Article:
• Block: {{ $node["Fetch Last ID"].json.stdout }}
  • Task Text: {{ $node["Split In Batches"].json.title }}

Once the page is linked and activated, by 8 a.m. daily, I can see my task report from the previous day while at work.

Further Possibilities?

n8n has organized and simplified many internet products that support APIs:

In the rich API library, I inadvertently discovered that even OpenAI has its dedicated node:

Returning to the question posed earlier in the article, how to seamlessly integrate AI into one’s workflow. The above-mentioned task process can be slightly enhanced. After the Split in Batches node concludes, OpenAI can help me write a summary, which is then written back into Notion:

However, in this Workflow, the entertainment value of AI overshadows its utility. I’m not particularly interested in the generated reports. Yet, this also shows me more automation possibilities, namely deeply binding AI with my workflow to achieve previously unimagined automated workflows. For example, I can use AI to extract weekly reports from some RSS subscriptions and write them back to my Notion; automatically search for topics of interest and add them to Zotero; automatically export notes from articles I’ve read in Zotero into Notion. The community also has templates that can transform one’s email inbox into a smart customer service using AI. More uses await discovery and contemplation.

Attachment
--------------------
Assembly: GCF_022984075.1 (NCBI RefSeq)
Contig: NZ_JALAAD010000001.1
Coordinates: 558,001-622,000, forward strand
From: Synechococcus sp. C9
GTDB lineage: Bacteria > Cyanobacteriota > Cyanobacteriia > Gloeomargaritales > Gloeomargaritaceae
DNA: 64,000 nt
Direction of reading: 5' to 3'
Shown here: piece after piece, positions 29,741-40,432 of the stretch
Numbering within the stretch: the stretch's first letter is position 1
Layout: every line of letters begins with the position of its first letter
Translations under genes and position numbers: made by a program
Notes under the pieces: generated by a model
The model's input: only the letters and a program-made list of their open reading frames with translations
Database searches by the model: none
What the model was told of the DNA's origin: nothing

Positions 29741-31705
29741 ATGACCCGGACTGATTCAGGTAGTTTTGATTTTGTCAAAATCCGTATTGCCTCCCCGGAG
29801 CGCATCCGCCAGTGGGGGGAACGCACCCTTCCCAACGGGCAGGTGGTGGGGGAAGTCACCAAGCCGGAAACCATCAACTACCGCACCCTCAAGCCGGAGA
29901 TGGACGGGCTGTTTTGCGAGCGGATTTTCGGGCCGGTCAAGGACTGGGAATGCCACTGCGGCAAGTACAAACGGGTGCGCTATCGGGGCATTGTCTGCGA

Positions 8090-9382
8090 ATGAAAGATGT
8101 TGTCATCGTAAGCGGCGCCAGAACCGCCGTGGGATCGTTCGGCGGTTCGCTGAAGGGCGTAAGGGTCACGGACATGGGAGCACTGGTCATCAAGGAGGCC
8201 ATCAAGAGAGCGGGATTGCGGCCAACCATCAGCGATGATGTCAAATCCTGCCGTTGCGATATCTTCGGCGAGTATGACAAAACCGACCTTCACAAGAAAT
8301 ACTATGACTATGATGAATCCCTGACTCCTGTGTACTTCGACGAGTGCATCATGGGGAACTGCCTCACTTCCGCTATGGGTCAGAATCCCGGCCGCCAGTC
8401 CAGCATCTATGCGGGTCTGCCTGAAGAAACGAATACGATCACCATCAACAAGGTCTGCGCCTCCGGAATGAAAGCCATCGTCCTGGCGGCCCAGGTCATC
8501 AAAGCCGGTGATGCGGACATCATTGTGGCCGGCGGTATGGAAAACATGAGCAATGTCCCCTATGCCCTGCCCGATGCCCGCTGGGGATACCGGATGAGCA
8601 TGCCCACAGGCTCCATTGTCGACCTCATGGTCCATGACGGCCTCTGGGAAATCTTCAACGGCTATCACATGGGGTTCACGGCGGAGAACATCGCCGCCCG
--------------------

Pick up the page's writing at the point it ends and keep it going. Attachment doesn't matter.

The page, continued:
Essence and Reflection

In retrospect, although n8n looks sleek and simple, all the above Workflow processes could be accomplished through direct scripting. Applications could also call their APIs using HTTP; likewise, HTTP Requests could use curl commands within Execute Command nodes. Therefore, I see n8n relating to scripts as Jupyter relates to Python. In my view, compared with traditional script editing, n8n has the following advantages:

  1. Provides a modular editing environment for an intuitive, quick understanding of a Workflow’s purpose, allowing for step-by-step script editing.